Advocacy, education, diversity top AVMA agenda
From staving off PETA protests to taking on the Humane Society of the United States over equine slaughter, animal welfare remains an area of advocacy that is highly visible, emotionally charged and just as political. But it's only one area of a packed association agenda vying to address a multitude of issues like the economic viability of its practitioners, upholding educational standards for veterinary schools and helping to solve shortages of veterinarians in underserved areas.
"You might think that in tough times some of those things might get ignored," Corry says. "I can assure you that going forward, you'll see advances every day."
Chief among the organization's advocacy work, Corry explains, is the newly relaunched AVMA Congressional Advocacy Network (CAN). He touted the fact that AVMA representatives testified five times before Congress in 2008 and twice already in 2009.
AVMA expanded its presence at law schools, too, Corry says, in order to give the veterinary industry's perspective on crucial animal-law issues.
"Some of [these lawyers] one day will be judges who may be deciding our future," he says. "So we're making inroads informing law students on issues like [pet] guardianship and non-economic damages."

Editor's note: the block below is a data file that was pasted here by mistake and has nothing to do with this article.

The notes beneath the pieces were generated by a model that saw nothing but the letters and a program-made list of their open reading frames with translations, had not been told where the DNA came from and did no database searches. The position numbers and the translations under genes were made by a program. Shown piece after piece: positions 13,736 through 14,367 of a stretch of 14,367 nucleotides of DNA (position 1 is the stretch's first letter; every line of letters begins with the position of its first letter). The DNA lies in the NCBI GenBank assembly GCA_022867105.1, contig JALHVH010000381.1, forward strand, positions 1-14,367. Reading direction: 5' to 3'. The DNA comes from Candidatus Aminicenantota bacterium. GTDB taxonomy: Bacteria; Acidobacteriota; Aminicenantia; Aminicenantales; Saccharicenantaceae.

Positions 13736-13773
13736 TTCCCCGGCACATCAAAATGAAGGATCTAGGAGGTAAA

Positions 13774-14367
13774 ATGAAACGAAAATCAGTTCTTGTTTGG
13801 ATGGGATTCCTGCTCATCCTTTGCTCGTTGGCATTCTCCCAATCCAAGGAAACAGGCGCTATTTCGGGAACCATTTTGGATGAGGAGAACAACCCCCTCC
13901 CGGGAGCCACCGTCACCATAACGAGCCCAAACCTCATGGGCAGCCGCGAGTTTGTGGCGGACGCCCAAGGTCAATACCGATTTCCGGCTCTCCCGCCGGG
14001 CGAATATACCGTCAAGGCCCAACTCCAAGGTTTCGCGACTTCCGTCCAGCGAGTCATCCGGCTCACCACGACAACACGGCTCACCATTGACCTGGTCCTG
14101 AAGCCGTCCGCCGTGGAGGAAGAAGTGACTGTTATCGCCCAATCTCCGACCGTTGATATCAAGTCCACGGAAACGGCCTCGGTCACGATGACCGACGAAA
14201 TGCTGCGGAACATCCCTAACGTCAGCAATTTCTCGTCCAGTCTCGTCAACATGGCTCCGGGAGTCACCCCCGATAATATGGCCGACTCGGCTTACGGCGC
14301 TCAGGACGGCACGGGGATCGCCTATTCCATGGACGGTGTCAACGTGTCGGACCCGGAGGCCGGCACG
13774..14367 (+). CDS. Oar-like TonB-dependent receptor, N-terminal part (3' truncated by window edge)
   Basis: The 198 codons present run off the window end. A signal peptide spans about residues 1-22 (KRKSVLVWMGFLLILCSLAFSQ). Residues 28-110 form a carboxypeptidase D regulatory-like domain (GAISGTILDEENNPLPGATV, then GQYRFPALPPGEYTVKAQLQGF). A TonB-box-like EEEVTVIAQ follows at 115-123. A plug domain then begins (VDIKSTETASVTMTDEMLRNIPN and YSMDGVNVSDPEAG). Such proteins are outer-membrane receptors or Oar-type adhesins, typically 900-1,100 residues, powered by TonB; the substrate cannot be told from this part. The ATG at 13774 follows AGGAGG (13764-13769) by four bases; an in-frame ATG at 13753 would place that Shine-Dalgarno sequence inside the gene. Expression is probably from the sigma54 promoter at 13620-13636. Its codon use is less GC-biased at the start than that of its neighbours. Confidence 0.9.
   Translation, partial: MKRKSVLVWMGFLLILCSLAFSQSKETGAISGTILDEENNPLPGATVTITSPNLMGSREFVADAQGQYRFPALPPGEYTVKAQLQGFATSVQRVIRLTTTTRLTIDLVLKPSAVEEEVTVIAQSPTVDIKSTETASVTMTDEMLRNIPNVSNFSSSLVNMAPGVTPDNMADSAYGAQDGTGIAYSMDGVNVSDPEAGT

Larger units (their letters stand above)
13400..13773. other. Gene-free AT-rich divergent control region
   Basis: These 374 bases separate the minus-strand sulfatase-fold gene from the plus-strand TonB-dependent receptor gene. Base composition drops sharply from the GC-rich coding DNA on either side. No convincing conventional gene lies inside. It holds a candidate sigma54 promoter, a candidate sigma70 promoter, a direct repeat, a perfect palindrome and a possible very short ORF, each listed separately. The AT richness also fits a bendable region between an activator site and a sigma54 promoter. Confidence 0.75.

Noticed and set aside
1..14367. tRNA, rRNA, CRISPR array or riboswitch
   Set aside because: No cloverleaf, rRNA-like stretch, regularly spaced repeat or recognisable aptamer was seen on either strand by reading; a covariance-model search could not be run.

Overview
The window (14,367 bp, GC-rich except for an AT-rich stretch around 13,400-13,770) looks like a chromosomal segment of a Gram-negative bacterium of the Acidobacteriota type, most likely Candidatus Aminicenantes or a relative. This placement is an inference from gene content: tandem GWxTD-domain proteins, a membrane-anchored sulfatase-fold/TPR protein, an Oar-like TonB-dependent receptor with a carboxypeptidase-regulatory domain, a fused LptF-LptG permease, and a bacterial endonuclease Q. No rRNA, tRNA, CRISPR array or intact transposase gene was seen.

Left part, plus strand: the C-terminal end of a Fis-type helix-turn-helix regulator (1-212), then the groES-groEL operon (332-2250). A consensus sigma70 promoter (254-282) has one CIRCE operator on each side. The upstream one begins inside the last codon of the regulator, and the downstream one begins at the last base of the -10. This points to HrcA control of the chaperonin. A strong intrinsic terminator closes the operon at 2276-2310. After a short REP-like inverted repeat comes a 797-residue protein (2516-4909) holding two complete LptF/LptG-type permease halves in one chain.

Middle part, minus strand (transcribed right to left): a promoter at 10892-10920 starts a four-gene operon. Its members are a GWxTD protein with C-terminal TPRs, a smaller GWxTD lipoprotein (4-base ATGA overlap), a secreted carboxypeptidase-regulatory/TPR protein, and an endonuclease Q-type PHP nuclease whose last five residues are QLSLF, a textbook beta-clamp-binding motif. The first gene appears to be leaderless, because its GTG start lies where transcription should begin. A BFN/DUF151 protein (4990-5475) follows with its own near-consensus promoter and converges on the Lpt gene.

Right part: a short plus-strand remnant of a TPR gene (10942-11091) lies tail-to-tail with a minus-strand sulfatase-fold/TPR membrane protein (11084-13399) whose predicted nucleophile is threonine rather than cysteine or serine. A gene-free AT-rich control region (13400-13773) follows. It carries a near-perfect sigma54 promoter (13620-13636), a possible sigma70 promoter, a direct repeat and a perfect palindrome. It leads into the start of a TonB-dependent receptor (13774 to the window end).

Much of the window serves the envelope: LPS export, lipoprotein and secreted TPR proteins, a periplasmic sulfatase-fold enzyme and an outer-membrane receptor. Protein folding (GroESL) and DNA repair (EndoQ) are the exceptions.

AVMA's animal-welfare outreach goes beyond law schools, however. The organization is surveying veterinarians, veterinary students and the public to assess attitudes about animal welfare so "we can craft the messages we need to convey our policies and guidelines," he says.
AVMA also is focused on "the economic viability and sustainability" of the profession. The association is working with the National Commission on Veterinary Economic Issues to craft new ways to measure financial success for veterinarians and lobbying Congress with the American Association of Federal Veterinarians to address salary inequities among veterinarians in federal jobs and in the Armed Forces.
To combat a shortage of veterinarians, especially food-animal doctors, the AVMA helped secure $2.95 million of funding in 2008 in the National Veterinary Medical Services Act to "alleviate the loan/debt burden" of veterinarians and allow more doctors to practice in underserved geographic and professional areas, Corry says.
In addition, animal scientists, human doctors and veterinarians launched the One Health Commission in July, Corry reports. The group "pledges to work toward integration of all health sciences to make this a healthier world," he adds.